healthHealth and Medicinehealthhealth

What Does This New Ruling Mean For Your Morning Cup Of Coffee?


Tom Hale

Tom is a writer in London with a Master's degree in Journalism whose editorial work covers anything from health and the environment to technology and archaeology.

Senior Journalist

Can I get an extra-acrylamide vanilla soya macchiato, please? Ivan Kurmyshov/Shutterstock

A judge in Los Angeles has ruled that Californian law requires companies to warn consumers that coffee could cause cancer. If the ruling stands, that means a Starbucks coffee cup in California could feature an unsightly cancer warning, a bit like a packet of cigarettes.

So, what’s the deal with this? Is your morning tradition of sinking a few coffees going to kill you?


The short answer is no, not exactly.

Currently, there is no scientific research that directly says drinking coffee gives humans cancer at all. On the contrary, numerous studies have sung the praises of coffee (see here, here, and here). The World Health Organization's (WHO) cancer agency has previously said that coffee has “no conclusive evidence for a carcinogenic effect." In fact, a panel of experts from the WHO has also said that regularly drinking coffee might actually protect against certain types of cancer.

However, here’s where it gets a bit hazy. Coffee does contain the chemical acrylamide, a byproduct of roasting coffee beans that can be found in many foods, from french fries, toasted bread, and many roasted or fried foods. Usually, it’s produced when starchy foods are heated to high temperatures, giving the food its characteristic brown color and flavor. It’s the same culprit that led to sensational headlines saying “Burned Toast Will Give You Cancer!!!” last year.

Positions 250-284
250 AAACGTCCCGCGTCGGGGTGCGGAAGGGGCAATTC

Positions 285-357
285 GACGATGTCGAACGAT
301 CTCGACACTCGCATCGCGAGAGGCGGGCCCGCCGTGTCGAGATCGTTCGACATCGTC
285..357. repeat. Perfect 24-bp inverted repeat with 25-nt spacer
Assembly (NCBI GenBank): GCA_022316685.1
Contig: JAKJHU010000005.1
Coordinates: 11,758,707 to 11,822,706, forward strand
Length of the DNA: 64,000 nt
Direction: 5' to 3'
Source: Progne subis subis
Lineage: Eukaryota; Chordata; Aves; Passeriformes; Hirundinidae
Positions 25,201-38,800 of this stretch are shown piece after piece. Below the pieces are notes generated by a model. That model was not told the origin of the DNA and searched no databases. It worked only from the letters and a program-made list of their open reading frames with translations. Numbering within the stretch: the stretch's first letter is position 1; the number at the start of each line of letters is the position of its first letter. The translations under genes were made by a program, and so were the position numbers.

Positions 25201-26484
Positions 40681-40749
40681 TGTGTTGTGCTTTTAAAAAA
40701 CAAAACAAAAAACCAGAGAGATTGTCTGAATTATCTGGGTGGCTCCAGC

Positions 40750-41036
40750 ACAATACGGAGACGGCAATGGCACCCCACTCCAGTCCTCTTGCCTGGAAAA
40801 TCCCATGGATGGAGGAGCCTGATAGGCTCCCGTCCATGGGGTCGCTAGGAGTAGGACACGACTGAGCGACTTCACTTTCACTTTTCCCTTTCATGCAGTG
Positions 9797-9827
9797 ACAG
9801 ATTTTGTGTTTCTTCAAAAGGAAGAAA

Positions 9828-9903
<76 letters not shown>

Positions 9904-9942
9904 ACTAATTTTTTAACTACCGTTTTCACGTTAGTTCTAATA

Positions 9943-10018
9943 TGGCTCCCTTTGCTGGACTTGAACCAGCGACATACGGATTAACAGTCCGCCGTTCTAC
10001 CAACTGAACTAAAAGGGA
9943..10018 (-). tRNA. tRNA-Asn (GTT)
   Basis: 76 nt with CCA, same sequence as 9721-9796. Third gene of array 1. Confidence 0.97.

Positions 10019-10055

Laboratory tests show that high doses of acrylamide can cause cancer in animals, so it is presumed to do the same to people. That link has not been proven in humans though.


This current situation in California is the result of an eight-year legal battle between an obscure non-profit group, The Council for Education and Research on Toxics (CERT), and 90 coffee companies including Starbucks, the Associated Press (AP) reports. The law in California requires warnings on a wide range of chemicals that can cause cancer. CERT argues that the coffee industry must not be exempt from this law because coffee contains acrylamide and this has been linked to cancer. The judge ruled that the defendants hadn't proven that benefits from drinking coffee outweighed any risks. In an earlier part of the trial, he ruled that they had failed to show the threat from chemicals found in coffee weren't insignificant.

CERT’s lawyer Raphael Metzger, who drinks a few cups of coffee daily according to the AP, also argued that the industry should remove acrylamide from its production, although the coffee companies say that changing the roasting process isn't really an option.

Basically, it's just a fiddly legal thing. While consumers should certainly be aware of what can be found in their morning brew, others argue that labeling it a carcinogen is excessive.

“Cancer warning labels on coffee would be misleading,” the National Coffee Association said in a statement


"Study after study has provided evidence of the health benefits of drinking coffee, including longevity – coffee drinkers live longer.”


healthHealth and Medicinehealthhealth
  • tag
  • cancer,

  • diet,

  • coffee,

  • health,

  • acrylamide,

  • caffeine,

  • legal,

  • law,

  • Starbucks,

  • drinking coffee,

  • law suit